USC Sexual Harassment Allegations: Education Department Launches Investigation Complaints against Dr. George Tyndall, which date back to 1990, range from unnecessary touching in the course of pelvic exams to inappropriate sexual comments.
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Education Department Investigating USC's Handling Of Sexual Harassment Allegations

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Education Department Investigating USC's Handling Of Sexual Harassment Allegations

Education Department Investigating USC's Handling Of Sexual Harassment Allegations

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The U.S. Department of Education's Office for Civil Rights is launching an investigation into the University of Southern California for its handling of reports of sexual harassment by the school's former gynecologist. Dr. George Tyndall is accused of harassing and assaulting women during pelvic exams for nearly 30 years. Now the Los Angeles Police Department is investigation at least 52 complaints involving Tyndall, and the University faces multiple lawsuits from former students. Saul Gonzalez from member station KCRW has our report.

SAUL GONZALEZ, BYLINE: On Saturday, about two dozen USC students and alumni marched from the school student health center to the campus's main quad.

UNIDENTIFIED PEOPLE: (Chanting) USC transparency, USC transparency.

GONZALEZ: Their demands - help for Tyndall's alleged victims and a full accounting of USC's possible role in covering up his actions.

VIVA SYMANSKI: We are at a breaking point. Things have to change. USC must change.

GONZALEZ: That's alum Viva Symanski. Tyndall's alleged sexual misconduct is thought to have gone on for years. He worked at the school for nearly three decades before his suspension in 2016. Last summer, he was allowed to quietly resign from USC with a financial payout. The university didn't report Tyndall to state medical authorities, nor did it contact any of Tyndall's patients.

ARIEL SOBEL: I think the university, as much as I love it, was extremely complicit in this, and I think they were accessories to crimes.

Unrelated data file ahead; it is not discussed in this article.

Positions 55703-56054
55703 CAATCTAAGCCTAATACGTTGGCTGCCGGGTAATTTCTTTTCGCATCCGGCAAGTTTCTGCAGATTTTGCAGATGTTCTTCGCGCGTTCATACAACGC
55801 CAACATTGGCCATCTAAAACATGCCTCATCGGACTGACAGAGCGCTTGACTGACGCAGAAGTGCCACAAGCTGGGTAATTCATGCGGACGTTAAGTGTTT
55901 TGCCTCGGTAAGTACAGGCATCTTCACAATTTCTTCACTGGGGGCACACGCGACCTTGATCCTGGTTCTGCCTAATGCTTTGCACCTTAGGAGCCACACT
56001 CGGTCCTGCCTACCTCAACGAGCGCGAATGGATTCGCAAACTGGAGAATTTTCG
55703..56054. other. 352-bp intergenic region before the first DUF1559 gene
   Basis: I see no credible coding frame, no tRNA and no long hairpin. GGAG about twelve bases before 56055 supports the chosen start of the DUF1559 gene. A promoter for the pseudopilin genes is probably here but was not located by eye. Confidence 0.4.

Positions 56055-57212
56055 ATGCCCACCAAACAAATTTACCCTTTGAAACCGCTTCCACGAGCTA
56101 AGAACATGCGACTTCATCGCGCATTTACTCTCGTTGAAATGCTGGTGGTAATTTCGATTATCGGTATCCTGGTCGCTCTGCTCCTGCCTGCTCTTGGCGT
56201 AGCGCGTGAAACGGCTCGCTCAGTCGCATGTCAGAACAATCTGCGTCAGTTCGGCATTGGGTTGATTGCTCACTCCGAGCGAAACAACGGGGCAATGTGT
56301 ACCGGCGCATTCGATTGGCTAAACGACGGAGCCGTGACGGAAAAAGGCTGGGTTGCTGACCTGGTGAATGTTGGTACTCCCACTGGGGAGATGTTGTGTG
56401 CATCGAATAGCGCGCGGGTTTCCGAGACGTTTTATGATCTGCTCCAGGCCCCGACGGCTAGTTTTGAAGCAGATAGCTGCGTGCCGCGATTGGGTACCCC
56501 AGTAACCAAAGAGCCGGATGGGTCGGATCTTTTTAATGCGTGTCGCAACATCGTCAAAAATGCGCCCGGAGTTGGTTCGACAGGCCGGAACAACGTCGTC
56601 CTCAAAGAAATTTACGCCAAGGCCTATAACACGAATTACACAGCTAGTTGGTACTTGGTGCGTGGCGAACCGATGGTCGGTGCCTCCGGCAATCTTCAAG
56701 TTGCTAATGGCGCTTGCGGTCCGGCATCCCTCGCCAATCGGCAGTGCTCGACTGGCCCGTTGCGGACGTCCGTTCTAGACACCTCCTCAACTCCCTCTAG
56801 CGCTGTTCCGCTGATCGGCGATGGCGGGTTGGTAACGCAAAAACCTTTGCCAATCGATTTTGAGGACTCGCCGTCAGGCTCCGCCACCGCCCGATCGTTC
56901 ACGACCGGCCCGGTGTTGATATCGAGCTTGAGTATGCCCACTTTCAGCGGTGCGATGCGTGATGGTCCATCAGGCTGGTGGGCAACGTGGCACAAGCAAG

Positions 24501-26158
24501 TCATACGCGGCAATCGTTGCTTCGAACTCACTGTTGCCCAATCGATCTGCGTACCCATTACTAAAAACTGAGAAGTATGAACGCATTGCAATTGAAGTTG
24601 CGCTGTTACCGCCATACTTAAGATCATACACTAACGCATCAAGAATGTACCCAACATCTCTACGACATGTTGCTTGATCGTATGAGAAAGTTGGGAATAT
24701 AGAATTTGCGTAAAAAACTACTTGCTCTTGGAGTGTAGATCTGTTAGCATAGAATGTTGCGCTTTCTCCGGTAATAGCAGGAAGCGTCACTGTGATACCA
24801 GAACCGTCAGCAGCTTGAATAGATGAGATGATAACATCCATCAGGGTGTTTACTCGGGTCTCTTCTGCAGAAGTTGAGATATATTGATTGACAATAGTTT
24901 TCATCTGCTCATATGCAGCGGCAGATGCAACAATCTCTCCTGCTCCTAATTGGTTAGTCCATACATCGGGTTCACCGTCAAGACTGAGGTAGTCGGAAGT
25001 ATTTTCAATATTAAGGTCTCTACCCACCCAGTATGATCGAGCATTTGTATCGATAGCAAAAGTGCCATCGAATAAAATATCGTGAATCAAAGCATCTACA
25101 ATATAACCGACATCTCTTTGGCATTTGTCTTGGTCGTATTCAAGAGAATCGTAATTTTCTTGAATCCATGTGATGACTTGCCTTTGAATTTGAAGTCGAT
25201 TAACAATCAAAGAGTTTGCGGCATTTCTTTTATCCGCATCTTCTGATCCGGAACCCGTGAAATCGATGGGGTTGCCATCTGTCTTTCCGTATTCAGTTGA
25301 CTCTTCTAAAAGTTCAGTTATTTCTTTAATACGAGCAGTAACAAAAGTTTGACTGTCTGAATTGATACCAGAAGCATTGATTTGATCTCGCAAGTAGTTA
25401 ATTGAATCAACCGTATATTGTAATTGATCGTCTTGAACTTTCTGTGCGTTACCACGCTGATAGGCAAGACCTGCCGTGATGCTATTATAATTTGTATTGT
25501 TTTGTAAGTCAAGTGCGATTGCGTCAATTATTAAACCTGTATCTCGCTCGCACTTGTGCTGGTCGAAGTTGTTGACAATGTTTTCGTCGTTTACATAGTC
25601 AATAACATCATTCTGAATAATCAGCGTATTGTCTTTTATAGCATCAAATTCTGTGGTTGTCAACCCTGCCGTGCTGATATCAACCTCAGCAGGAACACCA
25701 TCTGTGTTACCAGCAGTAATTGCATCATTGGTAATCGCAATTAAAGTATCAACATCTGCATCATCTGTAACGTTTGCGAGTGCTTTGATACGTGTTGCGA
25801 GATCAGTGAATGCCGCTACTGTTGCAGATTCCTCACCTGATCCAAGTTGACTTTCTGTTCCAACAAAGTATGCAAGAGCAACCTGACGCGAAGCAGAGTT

GONZALEZ: Ariel Sobel, who was a patient of Tyndall's while a student, has established Justice for Trojans. It's a group offering help to women who feel they might have been victimized by Tyndall over the years.

SOBEL: So some are asking for legal support. Some are looking for others survivors to talk to. Some are looking for therapy. Some just want to, like, have someone talk on the phone with them and, like, listen to them.

GONZALEZ: One group of students particularly concerned are those from China. In recent years, USC has aggressively recruited Chinese students, and about 5,500 are currently enrolled at the school. Andy Zhang is a sophomore and a member of the Chinese Student Association.

ANDY ZHANG: We Chinese students - we come from, I would say, a relatively conservative culture.

GONZALEZ: He says students from China who were Tyndall's patients might be reluctant to report sexual misconduct.

ZHANG: You know, when they run into uncomfortable situations, it can be more difficult for them to speak out.

GONZALEZ: The Chinese consulate in Los Angeles has demanded a full investigation. Pressure on the university is also coming from USC faculty and staff. After 200 of them signed a letter demanding the resignation of school president Max Nikias, he stepped down last month. Among those who signed - LaVonna Blair Lewis with USC's School of Public Policy.

LAVONNA BLAIR LEWIS: This happened once, and I think the issue now is to make sure that it doesn't happen again.

GONZALEZ: She thinks in recent years, the university might have focused too much attention on fundraising and boosting its academic rankings instead of protecting students. Blair Lewis hopes priorities now change.

BLAIR LEWIS: And again, what are we going to do to make sure that we're not having this same story being told with different names?

GONZALEZ: USC didn't respond to a request for an interview. Instead, it sent us a statement about measures it's taking to protect students. They include educating those seeking gynecological services about their rights and how to report complaints. In addition to the LAPD investigation, the campus faces a growing number of lawsuits, including from celebrity attorney Gloria Allred.

GLORIA ALLRED: It should not have taken decades for these women to finally be protected.

GONZALEZ: This week, Allred will add more than 20 additional plaintiffs to a suit she's already filed against the school. For NPR News, I'm Saul Gonzalez in Los Angeles.

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